Click on the book on the webpage for more information; this also provides 
a link to the book on the Cambridge website.

In the near future you can find this information also on:

Imke de Pater and Jack J. Lissauer


Imke de Pater phone: 510-642-1947 
Professor of Astronomy fax: 510-642-3411 
Professor of Earth and Planetary Science
601 Campbell Hall Email:
University of California
Berkeley CA 94720


6. Various Scholarships/Fellowships/Internship opportunities for minorities

Minority Academic Institutions Student Fellowships, Environmental Careers
Organization provides two full years of financial support to science
students enrolled in either an HBCU, a Hispanic-serving institution or a
tribally-controlled school. Please visit:, click on "Diversity Initiative," then
click on "Fellowship Opportunities."

GEM MS Engineering, Ph.D. Engineering, and Ph.D. Science fellowships.
Pursue Masters' and Doctoral degrees in engineering and science.

The David and Lucile Packard Foundation Tribal Scholars Program supports
graduates of tribal colleges who are admitted to four-year colleges and
universities for study in science, engineering, computer science, or

NIGMS has issued a request for applications for Summer Research Experiences
for Undergraduates. For undergraduate students in the quantitative and
physical sciences.

7. Grants Database

From the WIPHYS Posting of 12/07/01:

GrantsNet is a searchable, continuously
updated, database of funding opportunities in biomedical research
and science education. It contains programs that offer training and
research funding for graduate and medical students, postdoctoral
fellows, and junior faculty, as well as programs in science, math,
engineering, and technology for undergraduate faculty and students. 

8. National Survey of Student Performance in Science
From: The American Institute of Physics Bulletin of Science Policy News
      Number 143: November 30, 2001

[Eds. note:  Abridged version.]

A newly-released survey of U.S. student achievement in science
shows little change in performance over 1996 in grades four and
eight, and a slight decline in performance by twelfth-graders. 
This new report provides results of the Department of Education's
2000 National Assessment of Education Progress (NAEP) in science,
including both national and state results for samples of U.S.
students in grades four, eight, and twelve. The report, entitled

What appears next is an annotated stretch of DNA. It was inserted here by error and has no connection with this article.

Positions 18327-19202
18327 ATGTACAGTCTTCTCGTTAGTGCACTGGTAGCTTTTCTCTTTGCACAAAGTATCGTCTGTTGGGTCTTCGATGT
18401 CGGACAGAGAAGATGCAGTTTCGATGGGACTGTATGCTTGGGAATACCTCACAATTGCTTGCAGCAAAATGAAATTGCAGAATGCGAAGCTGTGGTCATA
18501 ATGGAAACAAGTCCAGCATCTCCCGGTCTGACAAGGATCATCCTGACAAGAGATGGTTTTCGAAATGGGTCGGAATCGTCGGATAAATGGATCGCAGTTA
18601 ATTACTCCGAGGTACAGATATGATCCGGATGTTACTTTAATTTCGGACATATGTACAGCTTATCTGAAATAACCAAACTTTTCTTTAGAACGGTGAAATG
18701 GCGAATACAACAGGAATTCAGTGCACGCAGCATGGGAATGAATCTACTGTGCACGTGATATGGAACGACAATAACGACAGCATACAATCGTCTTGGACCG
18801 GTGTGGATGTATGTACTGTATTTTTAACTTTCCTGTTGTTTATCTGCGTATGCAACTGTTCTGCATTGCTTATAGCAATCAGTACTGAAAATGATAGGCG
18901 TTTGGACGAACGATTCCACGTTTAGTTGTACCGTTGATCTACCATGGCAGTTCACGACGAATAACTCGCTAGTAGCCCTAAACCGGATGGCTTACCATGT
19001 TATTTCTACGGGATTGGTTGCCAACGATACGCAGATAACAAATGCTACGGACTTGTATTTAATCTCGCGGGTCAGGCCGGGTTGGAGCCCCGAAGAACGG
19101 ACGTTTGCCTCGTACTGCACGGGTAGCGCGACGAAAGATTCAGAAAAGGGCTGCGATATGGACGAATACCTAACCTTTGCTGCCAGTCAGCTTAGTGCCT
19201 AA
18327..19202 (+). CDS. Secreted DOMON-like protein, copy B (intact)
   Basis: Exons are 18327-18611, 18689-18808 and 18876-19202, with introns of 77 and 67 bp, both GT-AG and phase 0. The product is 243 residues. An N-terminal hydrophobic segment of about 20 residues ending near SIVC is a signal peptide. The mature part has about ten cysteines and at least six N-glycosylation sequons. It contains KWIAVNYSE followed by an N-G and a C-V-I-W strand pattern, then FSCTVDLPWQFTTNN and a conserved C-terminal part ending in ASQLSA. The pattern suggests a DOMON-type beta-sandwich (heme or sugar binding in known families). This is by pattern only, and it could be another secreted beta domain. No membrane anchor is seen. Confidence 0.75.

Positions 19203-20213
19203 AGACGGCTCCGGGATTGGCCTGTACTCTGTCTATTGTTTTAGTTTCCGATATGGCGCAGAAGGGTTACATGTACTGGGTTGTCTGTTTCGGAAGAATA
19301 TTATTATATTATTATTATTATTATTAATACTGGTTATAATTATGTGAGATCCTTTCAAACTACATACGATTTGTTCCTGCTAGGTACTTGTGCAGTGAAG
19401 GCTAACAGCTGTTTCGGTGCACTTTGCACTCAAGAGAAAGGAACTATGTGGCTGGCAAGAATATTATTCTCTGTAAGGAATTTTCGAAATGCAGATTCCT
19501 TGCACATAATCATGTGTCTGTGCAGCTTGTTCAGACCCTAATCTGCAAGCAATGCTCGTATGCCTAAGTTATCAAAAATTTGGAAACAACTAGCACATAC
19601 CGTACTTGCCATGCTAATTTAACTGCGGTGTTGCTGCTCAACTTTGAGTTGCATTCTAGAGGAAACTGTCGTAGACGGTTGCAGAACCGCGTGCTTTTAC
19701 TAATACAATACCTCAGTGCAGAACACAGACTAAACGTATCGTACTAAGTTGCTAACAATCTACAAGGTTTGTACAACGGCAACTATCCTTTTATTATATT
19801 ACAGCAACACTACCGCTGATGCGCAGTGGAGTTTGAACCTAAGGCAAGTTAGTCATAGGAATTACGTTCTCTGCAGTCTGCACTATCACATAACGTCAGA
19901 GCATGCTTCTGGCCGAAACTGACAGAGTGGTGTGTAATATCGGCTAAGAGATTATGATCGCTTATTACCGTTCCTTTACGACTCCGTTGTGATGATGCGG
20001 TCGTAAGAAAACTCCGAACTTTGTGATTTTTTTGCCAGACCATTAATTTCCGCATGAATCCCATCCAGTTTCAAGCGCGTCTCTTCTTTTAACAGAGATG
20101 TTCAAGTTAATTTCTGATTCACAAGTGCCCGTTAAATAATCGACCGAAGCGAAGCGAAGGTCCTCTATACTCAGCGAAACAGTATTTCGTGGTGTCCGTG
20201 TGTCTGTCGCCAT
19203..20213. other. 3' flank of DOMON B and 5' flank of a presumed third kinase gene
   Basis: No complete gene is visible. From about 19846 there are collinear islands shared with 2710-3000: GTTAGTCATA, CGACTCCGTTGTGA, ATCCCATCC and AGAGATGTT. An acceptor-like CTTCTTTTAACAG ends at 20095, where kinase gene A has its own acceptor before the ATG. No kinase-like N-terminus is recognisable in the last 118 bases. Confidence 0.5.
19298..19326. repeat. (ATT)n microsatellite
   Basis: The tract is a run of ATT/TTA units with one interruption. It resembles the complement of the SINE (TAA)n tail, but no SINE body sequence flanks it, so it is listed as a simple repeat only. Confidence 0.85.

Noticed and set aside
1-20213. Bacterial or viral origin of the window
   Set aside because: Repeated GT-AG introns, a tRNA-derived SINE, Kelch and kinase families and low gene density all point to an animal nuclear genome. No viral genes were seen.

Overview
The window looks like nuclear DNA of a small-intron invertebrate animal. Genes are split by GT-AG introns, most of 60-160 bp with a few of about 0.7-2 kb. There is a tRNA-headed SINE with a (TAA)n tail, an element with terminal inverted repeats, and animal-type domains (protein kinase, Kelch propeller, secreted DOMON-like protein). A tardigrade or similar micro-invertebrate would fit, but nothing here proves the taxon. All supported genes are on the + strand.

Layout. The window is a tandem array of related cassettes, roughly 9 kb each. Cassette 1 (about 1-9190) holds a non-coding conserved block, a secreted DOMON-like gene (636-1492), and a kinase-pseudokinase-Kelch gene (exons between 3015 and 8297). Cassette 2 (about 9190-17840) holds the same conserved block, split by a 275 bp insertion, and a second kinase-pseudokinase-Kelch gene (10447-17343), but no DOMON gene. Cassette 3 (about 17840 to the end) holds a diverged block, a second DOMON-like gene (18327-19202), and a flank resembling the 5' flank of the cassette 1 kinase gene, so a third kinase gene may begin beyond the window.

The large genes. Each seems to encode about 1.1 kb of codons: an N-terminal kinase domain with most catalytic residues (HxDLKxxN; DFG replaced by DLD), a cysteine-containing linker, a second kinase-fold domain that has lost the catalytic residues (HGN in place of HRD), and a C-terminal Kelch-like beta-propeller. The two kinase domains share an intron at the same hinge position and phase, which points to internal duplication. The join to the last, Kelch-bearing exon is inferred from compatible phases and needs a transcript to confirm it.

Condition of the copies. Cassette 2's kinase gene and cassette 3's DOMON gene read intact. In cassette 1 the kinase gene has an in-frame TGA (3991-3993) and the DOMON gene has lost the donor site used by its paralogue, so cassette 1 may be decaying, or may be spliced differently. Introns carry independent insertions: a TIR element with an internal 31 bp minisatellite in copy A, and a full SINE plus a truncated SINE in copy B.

"The Nation's Report Card: Science 2000," was released on November 20.

Commenting on the NAEP results, Education Secretary Rod Paige
said, "At first glance, the scores look flat. Our students are
not learning science any better. On second glance, you notice
that while fourth- and eighth-grade scores are flat, twelfth-
grade scores have declined. The decline is not huge, but it is
statistically significant, and morally significant as well. 
After all, twelfth grade scores are the scores that really
matter. If our graduates know less about science than their
predecessors four years ago, then our hopes for a strong 21st
century workforce are dimming just when we need them most."

The report, "The Nation's Report Card: Science 2000," and
accompanying materials can be found at 

The NAEP assessments in reading and math may contribute to
progress on the Elementary and Secondary Education Act (ESEA)
reauthorization. Leaders of the House-Senate conference
committee have been working through the fall to resolve
differences in the two versions of this bill (now both referred
to as H.R. 1). Reportedly, a tentative resolution to one
sticking point will be to use biennial NAEP surveys to calibrate
and compare the results of statewide fourth- and eighth-grade
assessments in reading and math. The full 39-member conference
committee was scheduled to meet this week to vote on some ESEA
issues, and key conferees remain determined to complete the bill
this year. Appropriators are delaying the FY 2002 Labor-HHS-
Education appropriations bill partly in hopes of seeing the
outcome of the ESEA reauthorization bill, but may have to move
forward without final guidance from ESEA.

9. National Academies report on Women's Participation in Science and 

Women's participation in science and engineering has grown impressively